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Europe is swinging right, and it’s no mystery why


THE past few years of electoral results across Europe have confirmed, without a shadow of a doubt, that Europe is swinging right, from Hungary, Italy and Greece to Germany, the Netherlands, Switzerland, Sweden and Finland. (See note at end.) The tendency is not completely uniform – for example, Spain’s strongly nationalist and conservative Vox party did poorly, Poland’s conservative party lost its absolute majority, and no alternative right party has yet taken off in Ireland – but it is dominant enough to reshape the European political landscape as a whole.

It is now widely accepted that this June’s European elections will shift the balance of power rightward in the European Parliament. Just how far-reaching the shift will be, of course, is yet to be seen. However, the rightward swing in public sentiment is almost universal across Europe, so the momentum is by now unstoppable.

Leftist journalists wring their hands and wonder why ‘far right’ elements are on the march in Europe, but their obsession with the boogey man of the ‘far right’ blinds them to an evident fact, namely that the ideological centre of gravity of Europe’s traditional parties has shifted to the left, leaving traditional right-wing voters homeless.

The Old Right in Europe has swung left, embracing distinctively leftist and woke policies such as hate speech legislation, intrusive climate regulations, and lax immigration rules. So those who are voting for so-called ‘alt right’ and ‘far right’ parties are often just attempting to reclaim political ground that has been abandoned by the Old Right.

Policies now associated by mainstream commentators with the ‘far right’ are, in reality, policies that were, for the most part, standard fare on the right a few decades ago. Such policies include defending national sovereignty, celebrating national culture and ethos, opting for free market solutions to social problems over State-imposed solutions, exercising fiscal restraint, defending law and order, clamping down on illegal immigration and welfare fraud, and promoting socially conservative values like traditional marriage, biological markers for gender identity, and parental choice in education.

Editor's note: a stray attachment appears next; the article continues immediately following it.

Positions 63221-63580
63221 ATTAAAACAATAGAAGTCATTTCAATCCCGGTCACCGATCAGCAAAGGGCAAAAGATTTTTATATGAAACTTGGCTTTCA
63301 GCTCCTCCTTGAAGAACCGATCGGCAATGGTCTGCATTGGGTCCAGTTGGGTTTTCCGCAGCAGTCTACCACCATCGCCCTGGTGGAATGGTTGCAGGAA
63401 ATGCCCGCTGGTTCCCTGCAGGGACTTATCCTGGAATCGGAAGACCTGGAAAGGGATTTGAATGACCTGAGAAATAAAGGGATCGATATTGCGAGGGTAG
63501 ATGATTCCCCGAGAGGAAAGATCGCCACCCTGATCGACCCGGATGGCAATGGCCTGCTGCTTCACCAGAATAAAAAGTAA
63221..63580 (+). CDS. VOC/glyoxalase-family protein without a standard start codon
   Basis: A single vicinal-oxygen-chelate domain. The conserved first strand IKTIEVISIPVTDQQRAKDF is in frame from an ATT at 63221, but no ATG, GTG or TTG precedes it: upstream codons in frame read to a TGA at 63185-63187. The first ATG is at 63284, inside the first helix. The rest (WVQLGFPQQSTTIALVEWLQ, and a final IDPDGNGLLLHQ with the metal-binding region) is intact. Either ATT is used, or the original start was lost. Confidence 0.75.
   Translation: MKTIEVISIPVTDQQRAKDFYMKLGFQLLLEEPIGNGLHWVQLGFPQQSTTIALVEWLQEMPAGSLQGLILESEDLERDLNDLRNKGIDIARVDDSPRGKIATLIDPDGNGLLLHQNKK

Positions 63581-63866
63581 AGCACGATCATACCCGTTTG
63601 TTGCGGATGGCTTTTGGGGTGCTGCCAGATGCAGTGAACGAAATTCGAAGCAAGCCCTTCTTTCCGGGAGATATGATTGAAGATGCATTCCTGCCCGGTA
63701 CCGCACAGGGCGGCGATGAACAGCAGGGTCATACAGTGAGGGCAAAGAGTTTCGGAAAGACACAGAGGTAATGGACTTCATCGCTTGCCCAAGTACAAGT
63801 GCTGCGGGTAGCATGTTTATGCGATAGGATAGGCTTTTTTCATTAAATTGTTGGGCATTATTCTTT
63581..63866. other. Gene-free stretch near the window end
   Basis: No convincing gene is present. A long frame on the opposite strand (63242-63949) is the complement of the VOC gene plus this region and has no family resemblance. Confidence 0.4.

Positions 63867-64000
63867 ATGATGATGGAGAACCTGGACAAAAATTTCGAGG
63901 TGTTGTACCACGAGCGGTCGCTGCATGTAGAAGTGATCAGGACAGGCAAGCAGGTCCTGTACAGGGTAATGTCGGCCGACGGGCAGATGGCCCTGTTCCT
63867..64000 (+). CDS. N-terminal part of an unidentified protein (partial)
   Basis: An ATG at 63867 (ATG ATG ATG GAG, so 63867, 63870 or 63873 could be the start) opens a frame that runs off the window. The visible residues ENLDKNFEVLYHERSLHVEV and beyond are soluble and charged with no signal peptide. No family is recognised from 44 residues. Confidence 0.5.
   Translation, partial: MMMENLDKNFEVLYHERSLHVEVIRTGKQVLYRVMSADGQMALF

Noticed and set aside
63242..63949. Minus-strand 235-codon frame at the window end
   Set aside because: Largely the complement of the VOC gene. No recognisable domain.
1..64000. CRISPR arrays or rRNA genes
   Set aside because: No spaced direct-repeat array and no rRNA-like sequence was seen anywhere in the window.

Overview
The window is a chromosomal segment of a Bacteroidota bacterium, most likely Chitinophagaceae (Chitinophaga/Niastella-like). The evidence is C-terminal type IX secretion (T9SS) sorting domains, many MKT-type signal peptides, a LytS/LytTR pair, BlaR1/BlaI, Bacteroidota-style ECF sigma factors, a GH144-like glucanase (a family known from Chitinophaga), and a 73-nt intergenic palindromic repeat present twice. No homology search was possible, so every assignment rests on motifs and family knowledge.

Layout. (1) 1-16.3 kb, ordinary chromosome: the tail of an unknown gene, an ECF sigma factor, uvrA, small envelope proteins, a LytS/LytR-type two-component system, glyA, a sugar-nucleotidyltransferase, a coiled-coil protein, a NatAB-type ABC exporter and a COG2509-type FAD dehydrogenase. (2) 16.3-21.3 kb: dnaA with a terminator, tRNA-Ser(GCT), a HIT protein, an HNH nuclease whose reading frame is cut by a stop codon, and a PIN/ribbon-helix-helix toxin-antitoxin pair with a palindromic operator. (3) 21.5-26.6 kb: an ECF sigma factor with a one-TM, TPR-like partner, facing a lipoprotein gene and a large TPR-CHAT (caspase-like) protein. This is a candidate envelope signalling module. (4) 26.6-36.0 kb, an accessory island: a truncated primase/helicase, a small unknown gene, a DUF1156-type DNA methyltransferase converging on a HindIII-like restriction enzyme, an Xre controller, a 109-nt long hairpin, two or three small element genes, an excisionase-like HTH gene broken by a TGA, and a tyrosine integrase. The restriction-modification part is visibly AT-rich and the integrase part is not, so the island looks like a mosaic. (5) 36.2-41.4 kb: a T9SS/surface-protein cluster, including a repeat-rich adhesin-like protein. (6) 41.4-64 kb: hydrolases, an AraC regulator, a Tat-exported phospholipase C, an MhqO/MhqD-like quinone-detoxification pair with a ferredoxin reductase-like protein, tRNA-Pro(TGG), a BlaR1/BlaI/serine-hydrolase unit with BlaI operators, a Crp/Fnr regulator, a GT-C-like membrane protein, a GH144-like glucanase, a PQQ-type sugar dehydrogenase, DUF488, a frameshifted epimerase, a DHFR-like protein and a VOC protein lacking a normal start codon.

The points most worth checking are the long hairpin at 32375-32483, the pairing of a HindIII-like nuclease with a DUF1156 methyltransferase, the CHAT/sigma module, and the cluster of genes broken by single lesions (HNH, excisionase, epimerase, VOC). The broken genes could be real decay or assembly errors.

Of course, the details vary from country to country, and the ‘right’ has never been ideologically uniform. Nonetheless, this is a fair sketch of the general ideological tenor of the traditional political right in Europe. There is no doubt that this ‘right’ is currently making a comeback, with impressive electoral gains for so-called ‘far right’ parties that now occupy the ideological ground the Old Right occupied a few decades ago.

The practical consequences of this comeback will depend on whether parties on the right can agree among themselves, and also whether or not advocates of change, even in a leading party, command an absolute majority in parliament. For example, the Netherlands’ recently elected Freedom Party (PVV), led by Geert Wilders, whose election platform included calls for the prohibition of mosques, the end of refugee intake, and a Nexit referendum, has been forced to tone down its pre-election commitments in order to win sufficient support in Parliament to form a government.

Consequently, we cannot assume that the policies of New Right parties in Europe will necessarily correspond neatly to their election manifestos. It would be more accurate to say that the increasing electoral success of so-called ‘far right’ parties across Europe is proof that the political culture of Europe is more open to traditional right-wing aspirations and values than it was before, and that this will inevitably reshape the legislative and policy agendas of European governments to varying degrees on a range of issues, from carbon taxes to immigration policy.